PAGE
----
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by Daniel Hathaway
Gilbert & Sullivan’s “Savoy Operas” most often get performed by amateur theatrical companies, or, if you’re lucky, by professional musical theater troupes. Those productions can be charming and entertaining enough, but when you put such delightful works into the hands of experienced opera singer-actors and a skillful director, something quite extraordinary can happen.
Last weekend, Opera Per Tutti joined forces with the Chagrin Falls Studio Orchestra to present three performances of William Schwenck Gilbert and Arthur Seymour Sullivan’s 1879 operetta, The Pirates of Penzance, that took the work to an entirely new level.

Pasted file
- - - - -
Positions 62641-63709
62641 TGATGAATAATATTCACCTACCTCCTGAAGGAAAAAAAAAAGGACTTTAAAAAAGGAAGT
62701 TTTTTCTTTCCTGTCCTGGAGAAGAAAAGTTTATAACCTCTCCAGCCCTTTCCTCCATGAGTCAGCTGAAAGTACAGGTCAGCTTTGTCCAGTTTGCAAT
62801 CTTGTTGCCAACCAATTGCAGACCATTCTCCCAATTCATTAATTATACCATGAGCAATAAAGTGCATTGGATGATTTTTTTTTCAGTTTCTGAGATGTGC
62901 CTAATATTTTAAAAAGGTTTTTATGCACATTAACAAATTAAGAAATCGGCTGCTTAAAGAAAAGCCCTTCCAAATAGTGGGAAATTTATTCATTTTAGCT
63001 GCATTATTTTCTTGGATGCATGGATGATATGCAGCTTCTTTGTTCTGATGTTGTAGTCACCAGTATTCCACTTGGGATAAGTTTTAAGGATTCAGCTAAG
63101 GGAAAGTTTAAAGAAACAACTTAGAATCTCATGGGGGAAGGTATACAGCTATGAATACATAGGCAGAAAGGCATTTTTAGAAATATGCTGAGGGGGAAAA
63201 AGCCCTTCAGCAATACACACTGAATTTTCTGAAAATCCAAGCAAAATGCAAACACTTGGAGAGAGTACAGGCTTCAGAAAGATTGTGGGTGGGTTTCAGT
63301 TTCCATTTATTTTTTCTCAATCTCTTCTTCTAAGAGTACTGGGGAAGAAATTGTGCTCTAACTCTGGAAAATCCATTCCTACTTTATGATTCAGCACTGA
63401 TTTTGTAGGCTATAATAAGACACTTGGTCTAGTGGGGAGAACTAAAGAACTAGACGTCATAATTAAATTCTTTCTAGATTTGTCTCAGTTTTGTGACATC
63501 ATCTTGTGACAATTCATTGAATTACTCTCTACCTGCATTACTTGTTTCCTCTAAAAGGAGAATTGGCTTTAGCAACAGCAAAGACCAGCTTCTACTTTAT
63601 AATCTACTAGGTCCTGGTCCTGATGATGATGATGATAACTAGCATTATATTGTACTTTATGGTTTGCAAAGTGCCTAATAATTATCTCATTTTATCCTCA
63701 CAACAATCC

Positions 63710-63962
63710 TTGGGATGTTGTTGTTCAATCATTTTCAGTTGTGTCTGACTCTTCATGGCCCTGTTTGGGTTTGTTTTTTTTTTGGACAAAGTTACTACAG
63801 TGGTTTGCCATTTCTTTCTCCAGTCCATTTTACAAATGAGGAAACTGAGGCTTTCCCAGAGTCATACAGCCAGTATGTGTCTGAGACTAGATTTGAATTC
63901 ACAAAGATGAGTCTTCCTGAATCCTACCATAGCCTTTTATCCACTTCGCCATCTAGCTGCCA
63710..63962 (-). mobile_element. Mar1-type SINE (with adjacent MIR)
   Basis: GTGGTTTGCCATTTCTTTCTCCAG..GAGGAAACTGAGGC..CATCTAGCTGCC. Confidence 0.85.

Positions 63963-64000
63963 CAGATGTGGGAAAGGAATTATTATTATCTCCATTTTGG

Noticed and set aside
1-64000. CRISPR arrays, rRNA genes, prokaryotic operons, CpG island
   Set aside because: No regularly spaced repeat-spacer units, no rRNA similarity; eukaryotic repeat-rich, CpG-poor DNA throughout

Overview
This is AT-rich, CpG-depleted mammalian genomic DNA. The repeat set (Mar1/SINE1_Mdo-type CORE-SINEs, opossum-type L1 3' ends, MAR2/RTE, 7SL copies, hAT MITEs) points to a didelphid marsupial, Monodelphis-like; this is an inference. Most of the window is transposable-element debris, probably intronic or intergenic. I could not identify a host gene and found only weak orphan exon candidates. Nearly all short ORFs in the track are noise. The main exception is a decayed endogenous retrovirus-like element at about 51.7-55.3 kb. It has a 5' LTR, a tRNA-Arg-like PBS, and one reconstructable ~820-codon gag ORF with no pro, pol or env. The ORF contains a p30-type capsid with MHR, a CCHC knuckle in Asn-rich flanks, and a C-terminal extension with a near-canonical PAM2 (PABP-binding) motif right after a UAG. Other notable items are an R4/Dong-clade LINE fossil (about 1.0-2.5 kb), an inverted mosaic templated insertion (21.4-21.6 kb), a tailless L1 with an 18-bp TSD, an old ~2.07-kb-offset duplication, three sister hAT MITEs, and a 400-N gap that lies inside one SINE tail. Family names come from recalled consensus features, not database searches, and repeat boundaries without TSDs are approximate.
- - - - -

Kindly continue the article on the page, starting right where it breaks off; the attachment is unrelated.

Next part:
In its seventeen seasons, Cleveland’s enterprising Opera Circle has produced many titles by Bellini, Verdi, Donizetti and Mozart, and has taken on a rare work by Szymanowski, but some stones remain unturned. “We’ve never done Rossini and we wanted to do a comedy for a change”, said executive director and soprano Dorota Sobieska. The obvious choice was Barber of Seville, which will open on Friday, February 22 at 7:30 pm at the Bohemian National Hall in Cleveland with the Cleveland Women’s Orchestra led by Robert Cronquist. A second performance will be on Sunday the 24th at 3:00.
“We have a very strong cast for the opera”, Sobieska said in a phone conversation. Two of those singers, bass Timothy J. Bruno (Don Basilio, right) and tenor Matthew Miles (Count Almaviva, center), are especially well prepared for Barber, having sung in Opera Western Reserve’s one-night production last November at Stambaugh Auditorium in Youngstown, a performance headlined by Lawrence Brownlee, one of the great bel canto tenors of our time. Read the rest of this entry »